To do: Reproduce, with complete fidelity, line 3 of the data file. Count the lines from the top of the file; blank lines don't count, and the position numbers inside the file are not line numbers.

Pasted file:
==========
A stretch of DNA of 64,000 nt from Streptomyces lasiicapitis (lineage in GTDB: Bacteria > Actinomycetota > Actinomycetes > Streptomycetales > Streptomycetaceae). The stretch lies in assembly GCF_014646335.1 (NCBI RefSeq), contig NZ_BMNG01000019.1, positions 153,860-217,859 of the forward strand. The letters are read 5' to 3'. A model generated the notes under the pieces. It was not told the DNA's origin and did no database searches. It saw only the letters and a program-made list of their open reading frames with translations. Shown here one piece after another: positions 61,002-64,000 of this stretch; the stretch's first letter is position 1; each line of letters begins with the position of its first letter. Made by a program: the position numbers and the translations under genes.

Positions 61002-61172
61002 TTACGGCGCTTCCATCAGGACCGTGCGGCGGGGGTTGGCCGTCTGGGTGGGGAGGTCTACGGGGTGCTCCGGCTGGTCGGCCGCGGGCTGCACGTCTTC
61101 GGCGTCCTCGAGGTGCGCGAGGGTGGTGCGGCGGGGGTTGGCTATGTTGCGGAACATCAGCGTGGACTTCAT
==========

61002 TTACGGCGCTTCCATCAGGACCGTGCGGCGGGGGTTGGCCGTCTGGGTGGGGAGGTCTACGGGGTGCTCCGGCTGGTCGGCCGCGGGCTGCACGTCTTC